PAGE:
Libya black smoke from Gaddafi (R) 311.
(photo credit: Chris Helgren / Reuters)
Libyan leader Muammar Gaddafi's forces bombarded Libya's third largest
city with artillery fire and advanced on the rebel stronghold of
Benghazi on Wednesday as diplomatic steps to prevent him quelling a
revolt ran aground.
A newspaper in Benghazi reported that a Russian-made MiG-36 aircraft,
operated by the rebels, had bombed the airport at Al Kardabiya near
Gaddafi's hometown of Sirte on Wednesday.
Gaddafi lashes out at backers of no-fly zone
Gaddafi's forces drive rebels from 2 eastern towns
The Brnieq newspaper said the bombing raid was in retaliation for an
attack by warplanes on Benghazi's airport. Libya's Jana state news
agency quoted the director of Sirte airport as saying the report was
"false and unfounded."
Both the rebel administration and the government in Tripoli have in the
past few days put out information about military gains which has later
turned out to be untrue.
But the rebels' position looked highly vulnerable after the government
said its troops took control of the junction at Ajdabiyah, opening the
way to Benghazi.
The Libyan army told residents of Benghazi to lay down their arms, and
one of Gaddafi's sons, Saif al-Islam, told Euronews TV that Libya's
second largest city would fall whether or not there was a no-fly zone.
"Everything will be over in 48 hours," he said.
France confident of no-fly zone resolution
France is confident it will secure agreement for a draft resolution on a no-fly zone over Libya at the UN Security Council with the active participation of Arab countries, its foreign minister said on Wednesday.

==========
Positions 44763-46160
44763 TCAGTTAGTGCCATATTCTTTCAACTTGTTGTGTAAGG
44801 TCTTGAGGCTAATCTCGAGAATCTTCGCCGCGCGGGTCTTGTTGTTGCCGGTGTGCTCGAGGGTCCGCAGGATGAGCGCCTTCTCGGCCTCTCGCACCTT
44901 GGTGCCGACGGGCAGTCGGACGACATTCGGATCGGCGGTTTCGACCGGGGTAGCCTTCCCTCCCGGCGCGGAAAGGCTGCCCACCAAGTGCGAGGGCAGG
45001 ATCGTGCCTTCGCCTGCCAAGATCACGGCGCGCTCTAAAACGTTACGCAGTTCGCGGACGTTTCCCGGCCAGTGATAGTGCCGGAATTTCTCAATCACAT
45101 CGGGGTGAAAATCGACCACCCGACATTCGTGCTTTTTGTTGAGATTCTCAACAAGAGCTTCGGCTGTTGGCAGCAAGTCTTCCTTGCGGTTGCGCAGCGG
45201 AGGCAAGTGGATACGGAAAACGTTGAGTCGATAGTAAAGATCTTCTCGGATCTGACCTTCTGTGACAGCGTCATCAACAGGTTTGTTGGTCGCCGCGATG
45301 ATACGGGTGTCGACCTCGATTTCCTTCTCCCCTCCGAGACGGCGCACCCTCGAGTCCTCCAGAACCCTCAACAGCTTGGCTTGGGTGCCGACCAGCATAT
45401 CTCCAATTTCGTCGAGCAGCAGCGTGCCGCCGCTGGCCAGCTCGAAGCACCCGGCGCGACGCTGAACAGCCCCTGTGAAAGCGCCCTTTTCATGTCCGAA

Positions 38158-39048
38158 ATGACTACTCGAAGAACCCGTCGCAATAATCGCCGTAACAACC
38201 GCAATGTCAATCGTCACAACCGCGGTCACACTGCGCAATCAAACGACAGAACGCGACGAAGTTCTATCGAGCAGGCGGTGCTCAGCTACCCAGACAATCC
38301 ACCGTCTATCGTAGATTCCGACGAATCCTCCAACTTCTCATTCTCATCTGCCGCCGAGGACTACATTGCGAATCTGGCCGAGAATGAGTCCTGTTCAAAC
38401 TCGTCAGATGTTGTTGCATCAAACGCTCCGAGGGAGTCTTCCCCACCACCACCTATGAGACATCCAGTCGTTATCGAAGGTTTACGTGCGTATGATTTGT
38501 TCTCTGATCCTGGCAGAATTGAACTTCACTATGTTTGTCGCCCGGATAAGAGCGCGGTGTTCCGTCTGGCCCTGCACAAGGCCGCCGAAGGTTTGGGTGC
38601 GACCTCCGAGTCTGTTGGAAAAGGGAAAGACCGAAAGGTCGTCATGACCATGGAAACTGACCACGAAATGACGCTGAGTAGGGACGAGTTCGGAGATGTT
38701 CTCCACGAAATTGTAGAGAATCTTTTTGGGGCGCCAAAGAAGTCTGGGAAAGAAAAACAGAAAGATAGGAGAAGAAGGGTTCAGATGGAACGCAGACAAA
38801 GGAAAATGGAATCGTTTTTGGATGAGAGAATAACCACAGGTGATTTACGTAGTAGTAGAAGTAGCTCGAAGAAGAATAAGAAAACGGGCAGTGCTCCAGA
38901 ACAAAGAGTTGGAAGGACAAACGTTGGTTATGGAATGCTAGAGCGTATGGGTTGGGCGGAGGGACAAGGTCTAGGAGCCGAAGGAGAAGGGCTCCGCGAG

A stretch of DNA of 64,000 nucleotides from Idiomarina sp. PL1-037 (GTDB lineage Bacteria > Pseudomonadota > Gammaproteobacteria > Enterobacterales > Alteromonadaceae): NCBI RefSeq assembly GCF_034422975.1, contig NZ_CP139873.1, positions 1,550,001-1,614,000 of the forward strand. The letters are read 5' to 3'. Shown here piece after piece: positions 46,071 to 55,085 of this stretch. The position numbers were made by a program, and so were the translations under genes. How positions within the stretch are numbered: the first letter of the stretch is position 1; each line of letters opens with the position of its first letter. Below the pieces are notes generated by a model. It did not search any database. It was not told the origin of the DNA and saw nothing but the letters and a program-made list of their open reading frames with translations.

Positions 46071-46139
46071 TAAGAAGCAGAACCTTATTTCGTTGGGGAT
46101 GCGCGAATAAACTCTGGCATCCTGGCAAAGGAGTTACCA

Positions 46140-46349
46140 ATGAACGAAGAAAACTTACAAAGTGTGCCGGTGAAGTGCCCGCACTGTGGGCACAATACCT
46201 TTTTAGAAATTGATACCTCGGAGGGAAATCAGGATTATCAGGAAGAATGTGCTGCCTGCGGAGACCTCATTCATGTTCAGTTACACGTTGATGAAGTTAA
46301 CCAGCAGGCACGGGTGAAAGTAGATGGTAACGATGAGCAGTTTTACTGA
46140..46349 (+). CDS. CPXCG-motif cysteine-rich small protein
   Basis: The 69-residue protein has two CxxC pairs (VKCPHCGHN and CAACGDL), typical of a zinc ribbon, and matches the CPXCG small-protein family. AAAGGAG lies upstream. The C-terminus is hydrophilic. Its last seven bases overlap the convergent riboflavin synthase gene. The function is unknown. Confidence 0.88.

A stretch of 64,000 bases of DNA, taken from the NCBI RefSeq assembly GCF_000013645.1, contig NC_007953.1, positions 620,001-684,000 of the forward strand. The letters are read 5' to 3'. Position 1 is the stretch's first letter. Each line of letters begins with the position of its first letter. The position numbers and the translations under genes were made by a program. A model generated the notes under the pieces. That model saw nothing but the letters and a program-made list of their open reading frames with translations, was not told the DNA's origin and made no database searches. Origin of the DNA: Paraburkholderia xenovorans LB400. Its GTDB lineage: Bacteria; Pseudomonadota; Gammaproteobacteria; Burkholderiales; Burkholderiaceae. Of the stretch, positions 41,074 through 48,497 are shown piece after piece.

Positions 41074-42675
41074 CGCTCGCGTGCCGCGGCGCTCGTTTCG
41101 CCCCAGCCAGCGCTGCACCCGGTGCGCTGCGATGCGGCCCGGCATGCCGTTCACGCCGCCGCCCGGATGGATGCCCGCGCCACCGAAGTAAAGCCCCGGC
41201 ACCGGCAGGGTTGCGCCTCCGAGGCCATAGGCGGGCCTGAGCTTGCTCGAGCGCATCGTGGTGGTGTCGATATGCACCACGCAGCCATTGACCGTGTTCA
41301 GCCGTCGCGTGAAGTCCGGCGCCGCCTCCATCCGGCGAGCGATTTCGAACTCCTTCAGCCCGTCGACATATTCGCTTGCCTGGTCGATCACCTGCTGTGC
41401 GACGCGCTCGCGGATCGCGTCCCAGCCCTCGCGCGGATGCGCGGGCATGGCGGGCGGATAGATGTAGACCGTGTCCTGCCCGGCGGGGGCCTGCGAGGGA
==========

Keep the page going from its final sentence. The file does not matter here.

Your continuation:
"I have several reasons to think we will achieve our objective," Alain Juppe told parliament. "We will only act with a UN Security Council mandate and with not only the support, but the active participation of Arab countries."
A UN Security Council draft resolution on a no-fly zone over Libya to protect civilians was circulated on Tuesday, which would authorize "all necessary measures to enforce" a ban on flights.
Libya's exiled crown prince was also urging the UN Security Council on Wednesday to impose a no-fly zone over his homeland and criticized the United States, Russia and other governments as "uncaring" towards Libya's people.
Mohammed El Senussi, whose family was overthrown by Gaddafi in a 1969
coup, said he had written to UN Secretary-General Ban Ki-moon and
Security Council members "imploring urgent intervention to put an end to
the killings being undertaken by the murderous regime of Colonel
He praised Britain, France and Lebanon for putting forward a draft
resolution on a no-fly zone, while criticizing the United States,
Russia, China, India and Germany for hesitating or opposing such a move.
The governments of those countries were being "dispassionate and
uncaring towards innocent men, women and children being slaughtered
indiscriminately by the Tripoli tyrant, Gaddafi," he said.